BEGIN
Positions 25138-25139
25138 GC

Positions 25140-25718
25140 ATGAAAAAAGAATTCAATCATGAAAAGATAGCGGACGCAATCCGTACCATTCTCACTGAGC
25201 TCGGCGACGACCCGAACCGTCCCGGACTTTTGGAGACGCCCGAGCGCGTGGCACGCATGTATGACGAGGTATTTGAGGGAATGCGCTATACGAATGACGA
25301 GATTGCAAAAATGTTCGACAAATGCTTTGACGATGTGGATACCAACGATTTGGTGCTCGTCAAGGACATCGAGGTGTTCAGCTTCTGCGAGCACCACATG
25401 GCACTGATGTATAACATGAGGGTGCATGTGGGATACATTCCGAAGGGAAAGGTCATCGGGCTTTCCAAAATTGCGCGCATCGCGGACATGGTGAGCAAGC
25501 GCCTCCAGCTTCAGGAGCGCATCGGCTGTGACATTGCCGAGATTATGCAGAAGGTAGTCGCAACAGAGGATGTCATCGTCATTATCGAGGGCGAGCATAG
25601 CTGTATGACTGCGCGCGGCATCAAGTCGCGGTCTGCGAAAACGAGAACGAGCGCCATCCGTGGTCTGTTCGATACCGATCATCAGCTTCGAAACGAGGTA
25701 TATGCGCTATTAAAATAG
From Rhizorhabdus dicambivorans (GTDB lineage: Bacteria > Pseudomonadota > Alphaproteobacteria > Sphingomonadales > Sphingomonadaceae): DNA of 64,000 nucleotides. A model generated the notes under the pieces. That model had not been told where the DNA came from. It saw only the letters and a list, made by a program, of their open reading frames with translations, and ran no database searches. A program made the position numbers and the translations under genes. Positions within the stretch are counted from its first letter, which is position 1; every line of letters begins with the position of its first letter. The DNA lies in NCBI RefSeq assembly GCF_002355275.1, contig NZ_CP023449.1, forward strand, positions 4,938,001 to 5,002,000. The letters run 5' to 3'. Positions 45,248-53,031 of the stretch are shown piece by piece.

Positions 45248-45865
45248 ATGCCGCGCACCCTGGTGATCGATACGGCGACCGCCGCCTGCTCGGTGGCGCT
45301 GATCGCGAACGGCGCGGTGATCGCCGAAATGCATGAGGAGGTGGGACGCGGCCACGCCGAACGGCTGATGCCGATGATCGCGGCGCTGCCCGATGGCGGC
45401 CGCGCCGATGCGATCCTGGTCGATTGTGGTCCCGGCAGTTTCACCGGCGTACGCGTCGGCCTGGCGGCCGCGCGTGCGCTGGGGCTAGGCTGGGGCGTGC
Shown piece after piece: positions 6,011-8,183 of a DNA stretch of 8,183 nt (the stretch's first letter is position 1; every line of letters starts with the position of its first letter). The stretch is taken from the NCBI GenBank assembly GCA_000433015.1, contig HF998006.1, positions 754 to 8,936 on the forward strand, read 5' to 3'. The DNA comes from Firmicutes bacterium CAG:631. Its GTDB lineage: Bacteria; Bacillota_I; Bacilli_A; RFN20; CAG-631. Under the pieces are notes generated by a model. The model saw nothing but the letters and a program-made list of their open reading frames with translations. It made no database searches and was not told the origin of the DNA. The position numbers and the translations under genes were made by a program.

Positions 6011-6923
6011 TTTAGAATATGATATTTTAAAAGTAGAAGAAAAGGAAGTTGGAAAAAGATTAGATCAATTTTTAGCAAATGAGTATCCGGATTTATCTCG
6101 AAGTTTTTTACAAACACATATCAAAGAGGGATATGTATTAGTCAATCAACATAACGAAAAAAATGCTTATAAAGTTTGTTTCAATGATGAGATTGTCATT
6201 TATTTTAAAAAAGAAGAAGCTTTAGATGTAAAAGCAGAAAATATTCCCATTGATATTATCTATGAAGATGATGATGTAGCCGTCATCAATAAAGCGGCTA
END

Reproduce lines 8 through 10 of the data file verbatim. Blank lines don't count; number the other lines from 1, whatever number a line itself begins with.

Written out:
25501 GCCTCCAGCTTCAGGAGCGCATCGGCTGTGACATTGCCGAGATTATGCAGAAGGTAGTCGCAACAGAGGATGTCATCGTCATTATCGAGGGCGAGCATAG
25601 CTGTATGACTGCGCGCGGCATCAAGTCGCGGTCTGCGAAAACGAGAACGAGCGCCATCCGTGGTCTGTTCGATACCGATCATCAGCTTCGAAACGAGGTA
25701 TATGCGCTATTAAAATAG